The Alfa Romeo Mito has got under the skin of us here at CAR. We’re starting to see them on the road in some numbers – helped no doubt by the smashing £8995 scrappage deal under recent Government incentives – and to these eyes it’s the best looking supermini by miles. It’s arguably the first car to dislodge the Mini from top-dog status.
We’ve tested it here in 1.3 diesel form. And first things first, it’s not quite so attractively cheap here: £15,785 before options, which spiral to £18,095 with the addition of dual-zone climate control, leather, parking sensors and metallic paint.
So what’s all the fuss about? Is the Alfa Mito really good to drive?
First things first. Soak up the stunning looks from all angles and then tug the door open. There are lovely handles that feel crafted from solid chrome (they’re not) and the door flops open with none of the technical prowess that a Mini’s would. It’s a small detail, but a metaphor that keeps resurfacing throughout our week with the Mito.
Sink into the lovely (but optional) ribbed leather seats, fire up the engine and notice the digital Mito graphics that animate the dashboard. The 1.3 JTD engine has a rattly thrum, but soon quietens down once warm. You’ll tell by reading dials that have a slightly naff typeface, but the effect of reading Giri and Acqua has a strange effect on many petrolheads…
Perky performance with responsibility
Why would you choose a diesel Mito? Especially one that costs so much? Don’t forget our test car in Veloce spec is the top of the range model; the same 95bhp JTD starts at a much more realistic £13,960 in Turismo trim.
The reason you might consider that rarity of things – a diesel supermini – is the extraordinary emissions and fuel consumption it offers. Yes, yes, we know that small, light cars (the Mito pegs in at 1150kg) benefit less from going derv, but there’s no arguing with the 112g/km of CO2 and 65.7mpg claimed economy. If you do high mileages, this car will save you a fortune.
Drive off, and the powertrain feels right. Although five speeds seem stingy nowadays, the transmission feels well geared to the engine and the standard stop-start mechanism works unobtrusively once you remember to select neutral at the traffic lights.
And that modest 95bhp is countered by a healthy 147lb ft of torque, percolating to the boil at just 1500rpm. It makes for a relaxed, perky drive. You’ll still pick one of the excellent petrol engines, including the rapid, Mini Cooper-rivalling MultiAir, if you want aural thrills, but the diesel makes a strong case for itself.
So it’s a new Alfa Romeo. Guess it falls to bits by the first corner?
Sadly, the ride and handling balance appear to fall some way short of the new Giulietta that got CAR’s Chris Chilton frothing at the mouth. There’s a slightly bobbly ride on the 17in alloys of our test car, but it’s no worse than the bouncy, run-flat-shod Mini.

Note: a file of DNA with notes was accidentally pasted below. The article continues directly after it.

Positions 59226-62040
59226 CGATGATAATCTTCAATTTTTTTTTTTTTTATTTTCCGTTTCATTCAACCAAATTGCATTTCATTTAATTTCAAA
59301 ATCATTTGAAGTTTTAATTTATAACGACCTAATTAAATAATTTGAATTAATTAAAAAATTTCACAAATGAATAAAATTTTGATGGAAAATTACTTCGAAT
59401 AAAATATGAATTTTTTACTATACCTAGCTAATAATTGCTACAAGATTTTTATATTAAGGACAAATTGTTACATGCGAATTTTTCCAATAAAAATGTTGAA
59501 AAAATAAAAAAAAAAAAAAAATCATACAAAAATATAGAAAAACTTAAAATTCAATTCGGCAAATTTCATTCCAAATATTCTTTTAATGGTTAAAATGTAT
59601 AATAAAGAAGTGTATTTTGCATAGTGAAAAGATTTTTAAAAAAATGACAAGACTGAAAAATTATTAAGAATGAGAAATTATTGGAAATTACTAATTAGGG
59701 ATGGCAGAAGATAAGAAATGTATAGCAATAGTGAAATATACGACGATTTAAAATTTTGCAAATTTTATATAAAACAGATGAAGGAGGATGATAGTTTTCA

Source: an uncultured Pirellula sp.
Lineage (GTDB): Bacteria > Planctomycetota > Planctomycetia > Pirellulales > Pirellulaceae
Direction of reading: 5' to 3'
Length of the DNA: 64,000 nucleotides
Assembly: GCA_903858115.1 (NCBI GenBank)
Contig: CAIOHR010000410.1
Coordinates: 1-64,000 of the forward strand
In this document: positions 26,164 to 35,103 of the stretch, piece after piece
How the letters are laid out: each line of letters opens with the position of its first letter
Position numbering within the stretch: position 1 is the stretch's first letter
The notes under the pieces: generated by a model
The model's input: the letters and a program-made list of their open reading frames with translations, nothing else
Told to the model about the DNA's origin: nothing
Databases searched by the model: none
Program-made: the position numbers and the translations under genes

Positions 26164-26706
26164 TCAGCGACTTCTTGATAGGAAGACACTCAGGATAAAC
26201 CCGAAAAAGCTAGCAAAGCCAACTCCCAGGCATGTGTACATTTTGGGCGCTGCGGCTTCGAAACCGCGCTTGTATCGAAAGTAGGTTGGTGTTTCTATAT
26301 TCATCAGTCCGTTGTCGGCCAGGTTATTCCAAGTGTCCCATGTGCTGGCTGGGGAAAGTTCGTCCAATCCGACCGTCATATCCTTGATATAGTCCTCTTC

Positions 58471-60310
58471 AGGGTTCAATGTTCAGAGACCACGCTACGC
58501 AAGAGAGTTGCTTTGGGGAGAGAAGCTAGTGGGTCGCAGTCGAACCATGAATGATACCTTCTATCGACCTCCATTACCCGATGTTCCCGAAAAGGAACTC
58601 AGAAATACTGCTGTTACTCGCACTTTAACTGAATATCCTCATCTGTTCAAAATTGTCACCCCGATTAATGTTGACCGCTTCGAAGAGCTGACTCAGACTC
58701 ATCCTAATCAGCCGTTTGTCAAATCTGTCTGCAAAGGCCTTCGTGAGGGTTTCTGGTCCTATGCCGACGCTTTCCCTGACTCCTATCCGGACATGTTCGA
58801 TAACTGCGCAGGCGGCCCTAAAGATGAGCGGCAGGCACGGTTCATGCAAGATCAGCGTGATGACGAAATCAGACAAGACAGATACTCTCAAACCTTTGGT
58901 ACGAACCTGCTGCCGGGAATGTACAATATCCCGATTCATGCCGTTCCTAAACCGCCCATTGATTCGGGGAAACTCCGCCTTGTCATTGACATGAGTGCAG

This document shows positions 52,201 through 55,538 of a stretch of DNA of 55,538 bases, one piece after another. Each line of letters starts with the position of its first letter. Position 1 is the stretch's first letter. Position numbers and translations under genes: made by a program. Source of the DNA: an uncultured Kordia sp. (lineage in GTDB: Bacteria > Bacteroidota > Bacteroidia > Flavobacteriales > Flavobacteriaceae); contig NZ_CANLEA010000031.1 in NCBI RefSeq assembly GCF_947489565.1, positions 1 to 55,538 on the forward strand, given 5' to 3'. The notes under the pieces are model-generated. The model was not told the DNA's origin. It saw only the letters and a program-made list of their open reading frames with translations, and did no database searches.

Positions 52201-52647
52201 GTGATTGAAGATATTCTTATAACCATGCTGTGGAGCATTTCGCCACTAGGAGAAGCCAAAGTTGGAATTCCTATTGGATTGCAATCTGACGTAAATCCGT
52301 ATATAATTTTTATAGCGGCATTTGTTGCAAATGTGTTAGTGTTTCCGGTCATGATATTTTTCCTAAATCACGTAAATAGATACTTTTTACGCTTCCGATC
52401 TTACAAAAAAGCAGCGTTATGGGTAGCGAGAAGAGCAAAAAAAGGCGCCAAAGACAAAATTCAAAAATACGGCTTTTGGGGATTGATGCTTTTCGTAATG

What lets the side down – and it’s probably the car’s biggest fault, more’s the shame – is the communication of the chassis. Everyone who drove it felt the steering was downright strange. Alfa says it’s fettled the suspension after the UK press roundly criticised the handling of the first Mitos, but there’s still a strange lurching effect as you enter a corner, almost as if the front and rear axles aren’t attached to the same car. It just doesn’t feel very together.
You can play with the DNA toggle (Dynamic, Normal, All-weather) which tweaks the steering weight and throttle response, but it makes no difference to the inherent balance of the chassis. The Dynamic setting enables a much more urgent call to action from the accelerator that’s entirely preferable to the stodgy standard setting.
Is the Mito very mini?
Not at all. The baby Alfa is back on the front foot with its accommodation. The driving position is essentially good (though taller drivers may find the clutch footrest too far forward) and there is a lot more space in every dimension than the cramped Mini.
Two adults can fit comfortably in the back seats (headroom ok, legroom tight for taller drivers) and the 270-litre boot is a good shape and size. In terms of daily practicality, it absolutely trounces the Mini.
Is it well built?
The Alfa Romeo Mito feels as well screwed together as similarly priced superminis. BMW’s Mini does have the edge in materials and perceived quality of construction (I lived with one for a year recently), but the design flair of the Mito is light years ahead. This is a cabin that feels special. The only real criticisms in here are the dullard heating controls and some revolting Competizione fake carbonfibre dash trim. Looks cheap, reflects badly.
The Mito is a flawed gem. It really gets under your skin and I’d buy one in a flash if were in the market for a supermini. From its offset number plate to its stunning looks, it’s thoroughly Italian – just the sort of car Alfa should be building. It’s let down chiefly by lacklustre dynamics and a few details (do we really want to hear an aftermarket beep every time we lock up and prime the alarm?).
But they’re not enough to stop us loving the Mito. It’s a supermini with real character. Bravo Alfa.